Alan S. wrote: Further, with respect to your 1099R, the rollover will be reported on lines 15a and 15b of Form 1040, but in particular you need to attach an explanatory statement with your return indicating what you did. This is because the employer plan does NOT issue a 5498 to report the rollover contribution and this leaves the IRS wondering if you really rolled it over or perhaps kept the money. The G coding should suffice for the IRS, but they don't seem to realize this and often contact taxpayers regarding IRA to employer plan rollovers. Attach the statement.
I have always used TurboTax and filed taxes electronically. If I need to send the statement, do I need to file paperwork instead of filing it electronically? Or is there other way to do it? Thanks for your help Alan.

Alan S.
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Location: Prescott, AZ

Re: Back door Roth IRA

Post by Alan S. » Tue Jan 28, 2014 11:50 pm

If all your traditional IRAs hold only pre tax amounts, the special rule does not apply. It only applies if you have basis in your non Roth IRAs (any of them) as documented on Form 8606.

Otherwise, TTax should support your inclusion of the explanatory statement. But perhaps someone who has the software can be more specific how you would do this. If by chance it did not, it's not a disaster, but your chances of an IRS inquiry regarding the rollover is fairly high.

bandoba
Posts: 92
Joined: Thu Apr 08, 2010 12:51 am

Re: Back door Roth IRA

Post by bandoba » Wed Jan 29, 2014 12:00 am

Thanks for confirming.

BTW, one basic question about my IRA at Vanguard. I used to think that my account at Vanguard is Rollover IRA which is different than traditional IRA. But when I talked to Vanguard they were saying it is same as traditional IRA and now in your earlier post seem to suggest same thing. So is there any difference between IRA v/s Rollover IRA which was created by rolling over earlier 401K plan?

maxim81
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Re: Back door Roth IRA

Post by maxim81 » Tue Mar 04, 2014 9:10 am

Sorry for responding to an older thread.. but i have a similar question:

a) I have about $19K in TIRA, spouse has about $30K in rollover IRA (from previous employer's 401K)
b) When I contributed to my TIRA , my income was high (and still high for current year). I was not able to deduct the contributions with my tax return.


Questions:

a) Since I have POST TAX money in TIRA, can I backdoor the existing $19K + $5500 (contribution for 2013) with minimal tax implications?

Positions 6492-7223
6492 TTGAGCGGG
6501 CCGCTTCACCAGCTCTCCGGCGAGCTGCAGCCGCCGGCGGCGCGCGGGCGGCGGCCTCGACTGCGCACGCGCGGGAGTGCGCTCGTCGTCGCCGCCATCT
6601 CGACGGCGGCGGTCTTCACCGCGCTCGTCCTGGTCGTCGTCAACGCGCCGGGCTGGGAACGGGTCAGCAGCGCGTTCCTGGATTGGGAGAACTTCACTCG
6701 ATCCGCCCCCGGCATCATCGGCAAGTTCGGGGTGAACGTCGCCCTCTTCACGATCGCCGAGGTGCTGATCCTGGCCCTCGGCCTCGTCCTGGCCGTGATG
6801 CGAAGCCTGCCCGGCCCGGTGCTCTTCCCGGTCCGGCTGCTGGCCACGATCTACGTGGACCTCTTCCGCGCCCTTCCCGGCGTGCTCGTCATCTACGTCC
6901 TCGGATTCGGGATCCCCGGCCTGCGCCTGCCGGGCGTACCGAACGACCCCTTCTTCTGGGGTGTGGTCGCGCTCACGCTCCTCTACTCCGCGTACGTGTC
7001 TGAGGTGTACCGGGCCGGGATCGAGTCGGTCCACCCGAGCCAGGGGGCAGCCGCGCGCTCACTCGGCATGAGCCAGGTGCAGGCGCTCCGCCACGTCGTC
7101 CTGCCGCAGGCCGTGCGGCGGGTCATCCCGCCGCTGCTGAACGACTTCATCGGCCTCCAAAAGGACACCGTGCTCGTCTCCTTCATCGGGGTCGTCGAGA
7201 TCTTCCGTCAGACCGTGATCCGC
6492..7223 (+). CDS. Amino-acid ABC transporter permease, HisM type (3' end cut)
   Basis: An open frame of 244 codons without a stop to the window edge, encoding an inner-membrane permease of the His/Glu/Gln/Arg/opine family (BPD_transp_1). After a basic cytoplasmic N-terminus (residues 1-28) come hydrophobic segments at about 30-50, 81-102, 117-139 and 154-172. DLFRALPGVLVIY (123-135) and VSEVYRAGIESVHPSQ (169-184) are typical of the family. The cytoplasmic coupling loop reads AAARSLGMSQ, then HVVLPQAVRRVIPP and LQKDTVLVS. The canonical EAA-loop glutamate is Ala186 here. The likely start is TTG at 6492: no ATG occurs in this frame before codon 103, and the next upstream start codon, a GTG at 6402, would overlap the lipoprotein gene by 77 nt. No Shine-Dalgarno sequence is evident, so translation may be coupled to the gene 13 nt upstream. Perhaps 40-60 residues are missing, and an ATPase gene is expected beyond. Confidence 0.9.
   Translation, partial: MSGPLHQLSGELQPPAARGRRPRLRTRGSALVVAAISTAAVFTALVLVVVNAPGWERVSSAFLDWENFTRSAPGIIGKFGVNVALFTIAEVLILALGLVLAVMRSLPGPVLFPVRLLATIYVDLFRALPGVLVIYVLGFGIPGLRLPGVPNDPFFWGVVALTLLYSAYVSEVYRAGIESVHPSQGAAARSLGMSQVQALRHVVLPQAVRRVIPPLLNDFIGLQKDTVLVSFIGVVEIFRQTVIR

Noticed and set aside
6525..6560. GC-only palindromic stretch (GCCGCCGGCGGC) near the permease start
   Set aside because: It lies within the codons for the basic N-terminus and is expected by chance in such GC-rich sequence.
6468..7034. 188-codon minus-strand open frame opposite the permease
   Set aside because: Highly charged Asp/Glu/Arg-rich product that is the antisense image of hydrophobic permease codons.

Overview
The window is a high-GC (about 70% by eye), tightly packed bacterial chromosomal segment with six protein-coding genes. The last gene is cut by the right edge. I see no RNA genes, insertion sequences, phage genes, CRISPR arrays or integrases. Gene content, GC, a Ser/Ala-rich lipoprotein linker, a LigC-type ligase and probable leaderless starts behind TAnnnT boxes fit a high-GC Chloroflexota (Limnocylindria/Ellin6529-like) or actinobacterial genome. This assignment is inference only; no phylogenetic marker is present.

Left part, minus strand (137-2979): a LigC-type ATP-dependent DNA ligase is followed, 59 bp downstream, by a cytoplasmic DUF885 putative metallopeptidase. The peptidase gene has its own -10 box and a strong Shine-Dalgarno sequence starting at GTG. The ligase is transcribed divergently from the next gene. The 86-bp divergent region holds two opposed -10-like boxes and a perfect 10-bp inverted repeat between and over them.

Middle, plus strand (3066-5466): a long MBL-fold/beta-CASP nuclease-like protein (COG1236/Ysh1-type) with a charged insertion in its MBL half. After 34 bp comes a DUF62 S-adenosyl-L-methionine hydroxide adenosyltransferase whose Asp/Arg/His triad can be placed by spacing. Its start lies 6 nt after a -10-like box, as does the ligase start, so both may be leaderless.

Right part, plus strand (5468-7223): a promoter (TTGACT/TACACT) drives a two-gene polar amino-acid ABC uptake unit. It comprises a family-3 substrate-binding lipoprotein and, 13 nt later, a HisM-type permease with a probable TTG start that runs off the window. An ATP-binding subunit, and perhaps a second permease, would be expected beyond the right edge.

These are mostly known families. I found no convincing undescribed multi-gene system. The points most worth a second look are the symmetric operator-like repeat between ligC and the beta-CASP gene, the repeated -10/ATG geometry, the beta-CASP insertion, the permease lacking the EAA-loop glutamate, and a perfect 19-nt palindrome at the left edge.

b) Since my wife's money was PRE TAX (401k to rollover IRA), I'm assuming she will get hit with a tax bill. What are the options here? Rollover the rollover IRA to her new 401k provider and then open a new TIRA and do a backdoor? or simply open a 2nd TIRA account and contribution for 2013 and do a rollover? (I'm not sure if one can open a 2nd TIRA)


Thanks...

JW-Retired
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Re: Back door Roth IRA

Post by JW-Retired » Tue Mar 04, 2014 11:01 am

All tIRAs, SEP IRAs, SIMPLE IRAs, rollover IRAs are lumped together for Roth conversion taxation purposes. You simply must look at IRS form 8606 and understand how to fill it out before you do anything.
JW
Retired at Last

placeholder
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Joined: Tue Aug 06, 2013 12:43 pm

Re: Back door Roth IRA

Post by placeholder » Tue Mar 04, 2014 1:21 pm

With your IRA how much did you put in versus the 19k it's worth because that will be the taxable amount there.

maxim81
Posts: 47
Joined: Sat Apr 19, 2008 7:03 pm

Re: Back door Roth IRA

Post by maxim81 » Tue Mar 04, 2014 5:18 pm

placeholder wrote:With your IRA how much did you put in versus the 19k it's worth because that will be the taxable amount there.
$5000 for 2010, $5000 for 2011.

In 2009, I had to re-characterize Roth IRA contributions (total was around $9000).

It's a mess.. sigh and I had to get Form 5498 from Vanguard for all years to figure it out.

All were non-deductible contributions so that is why i am thinking my TIRA (worth $19K now) can be converted to Roth with minimal tax implications.

JW-Retired
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Joined: Sun Dec 16, 2007 12:25 pm

Re: Back door Roth IRA

Post by JW-Retired » Tue Mar 04, 2014 7:47 pm

maxim81 wrote:
placeholder wrote:With your IRA how much did you put in versus the 19k it's worth because that will be the taxable amount there.
$5000 for 2010, $5000 for 2011.

In 2009, I had to re-characterize Roth IRA contributions (total was around $9000).

It's a mess.. sigh and I had to get Form 5498 from Vanguard for all years to figure it out.

All were non-deductible contributions so that is why i am thinking my TIRA (worth $19K now) can be converted to Roth with minimal tax implications.
If you haven't done so, you need to fill out the 8606 forms for all these years and send them to IRS to document what your IRA basis is. Start with 2009 and work through them. Then in April 2015 file an 8606 for the conversion this year. Or, you could also put in $5500 non-deductible contributions for 2013 & 2014 before converting at no extra tax cost. That would make it two more 8606 forms, one for the 2013 tax year and one for 2014.

It would be unusual if the taxes will be "minimal" since all the earnings generated over the years will be taxed when you convert. Only the contribution amounts count in the basis.
JW
Retired at Last

maxim81